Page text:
By now, you've probably taken a side on this existential crisis gone viral that started over the weekend on Twitter. If you're just catching up, media analyst Thomas Baekdal called out Google for its rogue hamburger emoji not conforming to the standard prototype of other burger emojis, like Apple's.
I think we need to have a discussion about how Google's burger emoji is placing the cheese underneath the burger, while Apple puts it on top pic.twitter.com/PgXmCkY3Yc-- Thomas Baekdal (@baekdal) October 28, 2017
While I'll leave the definitive answer on the proper placement of your cheese to culinary experts, note that Google CEO Sundar Pichai (who is, by the way, a vegetarian) joined in on the fun.
Will drop everything else we are doing and address on Monday:) if folks can agree on the correct way to do this! https://t.co/dXRuZnX1Ag-- Sundar Pichai (@sundarpichai) October 29, 2017
We'll ignore the fact that Mr. Pichai was probably too busy to find the extra 3.5 seconds to insert the proper smiley emoji after "Monday."
All kidding aside, I find this playful blunder the proper backdrop to bring another more important discussion into the light -- the use of emojis.
Burger emojis notwithstanding, we all use them daily, but do smiley faces, hand signals, hearts, and travel icons really belong in the visual vernacular of business and professional settings?
Experts seem to think so.
Increasing your "emoji competence."
In The Semiotics of Emoji, University of Toronto professor Marcel Danesi, an internationally-known expert in semiotics and youth culture, states that emojis have become the world's fastest-growing form of communication.
He asserts in the Wall Street Journal piece that having a type of digital emotional intelligence he coins as "emoji competence" -- what he calls the ability "to intersperse emoji images into a written text in order to imprint a positive emotional tone into it" -- plays a huge role in how we digitally interact and communicate.
Quite simply, emojis help us steer clear of conflict, and add a dash of humor and color to our increasingly short and abrupt style of communicating digitally at work.
In The Emoji Code, professor Vyvyan Evans, an expert on language and communication, says around 92 percent of internet users regularly send emojis and over 5 billion emojis are sent on a daily basis. Here's Evans in a recent interview countering the prejudice against emoji usage:
Many otherwise educated and liberal commentators often seem to view Emoji as a joke, the communicative equivalent to an adolescent grunt. But this amounts to prejudiced cultural elitism, and fundamentally misunderstands the nature of communication. Emoji is more than a mere splash of juvenile color. The fact that Emoji can and will be used in a court of law against you is testament to that.
But the better question is how do we appropriately use emojis to reap its benefits without sacrificing face-to-face communication?
Use emojis to clarify what you mean in digital textspeak.
Professor Evans says that in our everyday face-to-face spoken interactions, as much as 70 percent of our emotional expression may come from non-verbal cues. Things like tone, pitch, rate of speed, etc. give us important information that compliment and even change the meaning of our words. In similar fashion, Evans says emojis serve a "paralinguistic" function in digital textspeak. Here's Evans expanding further:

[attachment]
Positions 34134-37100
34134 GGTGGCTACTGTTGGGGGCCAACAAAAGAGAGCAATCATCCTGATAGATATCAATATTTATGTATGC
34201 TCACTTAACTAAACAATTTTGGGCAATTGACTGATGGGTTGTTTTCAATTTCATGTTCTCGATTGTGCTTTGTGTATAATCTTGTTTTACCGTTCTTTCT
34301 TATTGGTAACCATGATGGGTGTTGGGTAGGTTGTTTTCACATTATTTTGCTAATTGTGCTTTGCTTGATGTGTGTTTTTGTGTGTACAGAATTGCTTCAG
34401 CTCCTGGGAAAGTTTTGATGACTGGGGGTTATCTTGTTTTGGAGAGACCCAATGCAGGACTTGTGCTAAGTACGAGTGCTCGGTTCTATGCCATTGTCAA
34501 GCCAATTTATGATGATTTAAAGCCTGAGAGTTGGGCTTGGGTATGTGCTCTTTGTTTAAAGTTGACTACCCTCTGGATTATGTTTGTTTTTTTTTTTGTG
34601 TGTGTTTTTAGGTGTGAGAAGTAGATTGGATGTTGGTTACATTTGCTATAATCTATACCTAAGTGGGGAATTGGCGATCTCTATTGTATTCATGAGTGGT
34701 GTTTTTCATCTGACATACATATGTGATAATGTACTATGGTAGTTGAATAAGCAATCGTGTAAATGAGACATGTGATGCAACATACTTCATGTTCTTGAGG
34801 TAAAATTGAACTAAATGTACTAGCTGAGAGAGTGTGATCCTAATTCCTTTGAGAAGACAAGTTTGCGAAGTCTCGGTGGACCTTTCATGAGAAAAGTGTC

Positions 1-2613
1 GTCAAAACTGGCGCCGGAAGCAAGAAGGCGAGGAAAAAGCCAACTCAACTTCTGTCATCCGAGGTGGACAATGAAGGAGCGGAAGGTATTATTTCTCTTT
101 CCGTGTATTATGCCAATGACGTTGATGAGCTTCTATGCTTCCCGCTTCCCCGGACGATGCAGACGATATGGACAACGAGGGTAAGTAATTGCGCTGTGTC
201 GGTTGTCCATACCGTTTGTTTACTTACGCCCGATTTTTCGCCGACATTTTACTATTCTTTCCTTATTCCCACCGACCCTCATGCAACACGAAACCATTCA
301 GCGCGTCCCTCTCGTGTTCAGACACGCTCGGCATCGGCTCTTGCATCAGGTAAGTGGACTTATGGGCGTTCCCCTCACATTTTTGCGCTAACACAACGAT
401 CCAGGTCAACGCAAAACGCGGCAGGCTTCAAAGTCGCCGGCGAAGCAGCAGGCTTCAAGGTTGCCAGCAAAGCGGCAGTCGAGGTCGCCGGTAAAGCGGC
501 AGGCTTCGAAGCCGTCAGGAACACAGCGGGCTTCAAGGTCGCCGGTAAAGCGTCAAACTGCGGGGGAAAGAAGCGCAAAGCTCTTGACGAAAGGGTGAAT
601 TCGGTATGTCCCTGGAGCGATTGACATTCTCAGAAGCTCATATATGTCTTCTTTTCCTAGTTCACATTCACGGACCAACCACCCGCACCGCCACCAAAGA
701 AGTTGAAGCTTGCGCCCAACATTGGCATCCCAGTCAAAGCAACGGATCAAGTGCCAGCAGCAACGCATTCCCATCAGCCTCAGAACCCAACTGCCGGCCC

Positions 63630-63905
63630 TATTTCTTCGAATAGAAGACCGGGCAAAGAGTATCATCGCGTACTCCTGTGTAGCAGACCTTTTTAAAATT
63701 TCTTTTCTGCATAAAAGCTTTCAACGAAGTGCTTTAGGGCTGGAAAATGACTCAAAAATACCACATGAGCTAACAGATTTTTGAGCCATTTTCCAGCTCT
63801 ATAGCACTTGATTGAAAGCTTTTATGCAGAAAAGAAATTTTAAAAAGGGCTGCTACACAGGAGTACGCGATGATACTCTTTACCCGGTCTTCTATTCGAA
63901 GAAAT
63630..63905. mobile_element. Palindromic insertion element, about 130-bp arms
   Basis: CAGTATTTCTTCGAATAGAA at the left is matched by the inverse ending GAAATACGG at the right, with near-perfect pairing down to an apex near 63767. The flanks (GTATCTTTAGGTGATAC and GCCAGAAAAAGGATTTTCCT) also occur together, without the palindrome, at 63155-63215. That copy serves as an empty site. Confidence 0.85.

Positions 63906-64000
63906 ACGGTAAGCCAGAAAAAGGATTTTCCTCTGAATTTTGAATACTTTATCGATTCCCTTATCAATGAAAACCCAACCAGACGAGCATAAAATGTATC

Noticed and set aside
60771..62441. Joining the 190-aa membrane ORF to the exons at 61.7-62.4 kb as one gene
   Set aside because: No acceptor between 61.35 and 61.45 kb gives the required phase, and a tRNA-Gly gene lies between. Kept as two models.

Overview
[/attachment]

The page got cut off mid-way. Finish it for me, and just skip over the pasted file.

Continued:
Emojis helps nuance and complement the meaning of our otherwise, seemingly emotionally arid abbreviated digital messages. They help add tone of voice, and better enable us to nuance what our texted words actually mean. For instance, a text message that reads "Hey, so I tripped and banged my head on the kitchen cupboard", becomes a plea for sympathy if followed by a crying face emoji. But with a laughing face, we are inviting our addressee to acknowledge our clumsy buffoonery. Either way, the emoji helps clarify what we mean by the words, much as tone of voice does in face-to-face interaction.
Use emojis for efficiency.
The beauty of digital communication is that it offers a means to be more efficient. By conveying emotions with emojis instead of words when we're in a rush, in a meeting, or . otherwise unavailable to type out long messages, we can use symbols to multitask. It can be especially valuable for expressing things like excitement, gratitude, recognition, or teamwork in a quick and personal manner.
Avoid emojis in e-mails
In a research study 549 participants from 29 different countries, it was found that using emojis in work-related e-mails may not create a positive impression and could actually portray low competence.
Ella Glikson, a post doctorate fellow at Ben-Gurion University of the Negev (BGU) in Israel, says "Our findings provide first-time evidence that, contrary to actual smiles, smileys do not increase perceptions of warmth and actually decrease perceptions of competence. In formal business e-mails, a smiley is not a smile."
"We found that the perceptions of low competence if a smiley is included in turn undermined information sharing," Glikson said.
Final plea by academics.
So far academics are quite optimistic about the use and effect of emojis to enhance digital communication. In particular, professor Evans seems the biggest supporter and advocate for boosting your digital EQ. He makes the plea for digital communicators to fully embrace the use of emojis moving forward:
Facial expressions and gestures are what make us who we are: let's see it, and not be afraid of seeing it, in Emoji! But whatever the next stage in the evolution of Emoji, the driver is, ultimately, the cooperative intelligence that makes us the embodied communicators we are. And in this regard, Emoji makes us more effective communication in our 21st century world of communication.